a great looking-glass between them repeated the vacant majesty of the bed and room
I was not quite sure whether they had locked the door
and when I dared move
I got up and went to see
Alas
yes
no jail was ever more secure
Returning
I had to cross before the looking-glass
my fascinated glance involuntarily explored the depth it revealed
All looked colder and darker in that visionary hollow than in reality
and the strange little figure there gazing at me
with a white face and arms specking the gloom
and glittering eyes of fear moving where all else was still
had the effect of a real spirit
I thought it like one of the tiny phantoms
half fairy
half imp
Bessie’s evening stories represented as coming out of lone
ferny dells in moors
and appearing before the eyes of belated travellers
I returned to my stool.’

You breathe a lot more in the poetry version, don’t you? One of the reasons I chose an older author is that the stilted prose of the yesterday could be mistaken as the affected poetry of today.

So, any lazy poets out there should get acquainted with the public domain sources and hidden formatting symbols, that’s what I say.

 

Converting Poetry to Prose

So I say that the distinction between poetry and prose is linebreaks. Poetry breaks the line in mid-sentence and prose doesn’t. It’s possible to rearrange linebreaks with word processors, and therefore to convert poetry to prose.

You remember Hamlet, right? The indecisive Danish bloke? Well this is what he had to stay about being:

To be, or not to be: that is the question:
Whether ’tis nobler in the mind to suffer
The slings and arrows of outrageous fortune,
Or to take arms against a sea of troubles,
And by opposing end them? To die: to sleep;
No more; and by a sleep to say we end
The heart-ache and the thousand natural shocks
That flesh is heir to, ’tis a consummation
Devoutly to be wish’d. To die, to sleep;
To sleep: perchance to dream: ay, there’s the rub;
For in that sleep of death what dreams may come
When we have shuffled off this mortal coil,
Must give us pause: there’s the respect
That makes calamity of so long life;
For who would bear the whips and scorns of time,
The oppressor’s wrong, the proud man’s contumely,
The pangs of despised love, the law’s delay,
The insolence of office and the spurns
That patient merit of the unworthy takes,
When he himself might his quietus make
With a bare bodkin? who would fardels bear,
To grunt and sweat under a weary life,
But that the dread of something after death,
The undiscover’d country from whose bourn
No traveller returns, puzzles the will
And makes us rather bear those ills we have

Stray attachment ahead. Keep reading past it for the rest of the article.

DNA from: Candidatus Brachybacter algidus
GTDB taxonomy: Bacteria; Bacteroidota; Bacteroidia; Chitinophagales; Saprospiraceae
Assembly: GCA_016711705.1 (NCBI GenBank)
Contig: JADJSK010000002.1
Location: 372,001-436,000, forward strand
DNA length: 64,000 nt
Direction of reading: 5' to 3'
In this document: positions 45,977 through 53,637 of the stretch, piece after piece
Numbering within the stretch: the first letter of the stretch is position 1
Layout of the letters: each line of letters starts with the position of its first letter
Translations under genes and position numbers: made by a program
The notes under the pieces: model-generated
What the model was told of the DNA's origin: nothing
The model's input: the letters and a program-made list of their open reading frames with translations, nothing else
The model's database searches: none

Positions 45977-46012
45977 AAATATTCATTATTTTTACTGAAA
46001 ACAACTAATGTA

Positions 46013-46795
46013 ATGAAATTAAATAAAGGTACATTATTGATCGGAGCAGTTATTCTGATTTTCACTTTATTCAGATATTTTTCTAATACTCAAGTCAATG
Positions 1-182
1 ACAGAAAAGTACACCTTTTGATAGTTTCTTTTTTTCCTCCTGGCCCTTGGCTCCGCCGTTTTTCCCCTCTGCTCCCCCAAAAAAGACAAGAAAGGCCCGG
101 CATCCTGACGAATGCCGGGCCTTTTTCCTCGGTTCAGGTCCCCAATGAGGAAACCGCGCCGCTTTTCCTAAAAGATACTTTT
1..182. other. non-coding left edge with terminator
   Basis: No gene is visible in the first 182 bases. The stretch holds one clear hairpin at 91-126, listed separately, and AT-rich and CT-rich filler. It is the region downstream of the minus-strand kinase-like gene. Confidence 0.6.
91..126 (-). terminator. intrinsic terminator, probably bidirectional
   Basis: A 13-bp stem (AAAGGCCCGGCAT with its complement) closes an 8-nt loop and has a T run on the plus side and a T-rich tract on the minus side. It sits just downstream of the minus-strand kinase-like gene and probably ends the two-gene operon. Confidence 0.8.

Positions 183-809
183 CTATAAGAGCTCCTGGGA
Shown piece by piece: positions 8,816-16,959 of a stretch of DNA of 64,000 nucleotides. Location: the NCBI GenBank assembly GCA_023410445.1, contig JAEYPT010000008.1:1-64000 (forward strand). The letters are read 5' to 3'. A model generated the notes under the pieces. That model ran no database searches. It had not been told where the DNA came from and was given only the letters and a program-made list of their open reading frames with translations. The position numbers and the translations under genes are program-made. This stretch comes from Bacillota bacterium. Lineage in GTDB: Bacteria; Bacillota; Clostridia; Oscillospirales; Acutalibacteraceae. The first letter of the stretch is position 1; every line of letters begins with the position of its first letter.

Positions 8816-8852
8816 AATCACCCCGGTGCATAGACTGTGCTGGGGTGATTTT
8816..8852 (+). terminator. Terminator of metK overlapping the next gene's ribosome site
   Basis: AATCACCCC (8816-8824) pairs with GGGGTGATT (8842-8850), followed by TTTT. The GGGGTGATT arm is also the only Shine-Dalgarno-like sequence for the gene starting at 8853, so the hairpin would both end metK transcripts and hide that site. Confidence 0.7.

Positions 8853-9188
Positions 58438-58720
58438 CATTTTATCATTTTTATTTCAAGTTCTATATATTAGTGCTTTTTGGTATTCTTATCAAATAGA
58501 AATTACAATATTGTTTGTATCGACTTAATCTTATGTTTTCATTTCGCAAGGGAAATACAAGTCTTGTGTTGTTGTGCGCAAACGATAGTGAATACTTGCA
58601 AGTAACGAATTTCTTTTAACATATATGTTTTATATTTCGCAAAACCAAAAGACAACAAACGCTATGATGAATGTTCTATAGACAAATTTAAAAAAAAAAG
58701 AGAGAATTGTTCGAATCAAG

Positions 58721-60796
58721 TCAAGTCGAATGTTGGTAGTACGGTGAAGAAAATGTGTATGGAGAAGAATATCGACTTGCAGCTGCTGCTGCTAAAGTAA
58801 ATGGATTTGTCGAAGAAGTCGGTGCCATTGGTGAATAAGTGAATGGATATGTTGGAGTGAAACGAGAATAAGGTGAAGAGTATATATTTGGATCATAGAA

Than fly to others that we know not of?
Thus conscience does make cowards of us all;
And thus the native hue of resolution
Is sicklied o’er with the pale cast of thought,
And enterprises of great pith and moment
With this regard their currents turn awry,
And lose the name of action.–Soft you now!
The fair Ophelia! Nymph, in thy orisons
Be all my sins remember’d.

Thanks for that, Hamlet. Very existential. I liked the bit about the sea of troubles and the undiscovered country. So I copy the speech into Microsoft Word, and replace all instances of ^11 with nothing. I know what I’m doing, check out this neato site on hidden formatting symbols in documents to share in this wisdom. I also spellcheck and check the cases of each letters, and this is what I get.

To be, or not to be: that is the question: whether ’tis nobler in the mind to suffer the slings and arrows of outrageous fortune, or to take arms against a sea of troubles, and by opposing end them? To die: to sleep; no more; and by a sleep to say we end the heart-ache and the thousand natural shocks that flesh is heir to, ’tis a consummation devoutly to be wish’d. To die, to sleep; to sleep: perchance to dream: ay, there’s the rub; for in that sleep of death what dreams may come when we have shuffled off this mortal coil, must give us pause: there’s the respect that makes calamity of so long life; for who would bear the whips and scorns of time, the oppressor’s wrong, the proud man’s contumely, the pangs of despised love, the law’s delay, the insolence of office and the spurns that patient merit of the unworthy takes, when he himself might his quietus make with a bare bodkin? Who would fardels bear, to grunt and sweat under a weary life, but that the dread of something after death, the undiscover’d country from whose bourn no traveller returns, puzzles the will and makes us rather bear those ills we have than fly to others that we know not of? Thus conscience does make cowards of us all; and thus the native hue of resolution is sicklied o’er with the pale cast of thought, and enterprises of great pith and moment with this regard their currents turn awry, and lose the name of action.–soft you now! The fair Ophelia! Nymph, in thy orisons be all my sins remember’d.

Would you read a whole book written in that style? Remember, this is but one paragraph of the hypothetical book. Each speech would get a paragraph, I imagine, and each break in the speech a linebreak. Throw in a couple of dialogue tags and simplify the stage directions, and you’ve got yourself a Hamlet novelization. While I might one day pursue such a project, it would only have value as an artistic novelty.

The moral of this, internet, is that you can turn any poetry into prose. Question is, do you really want to?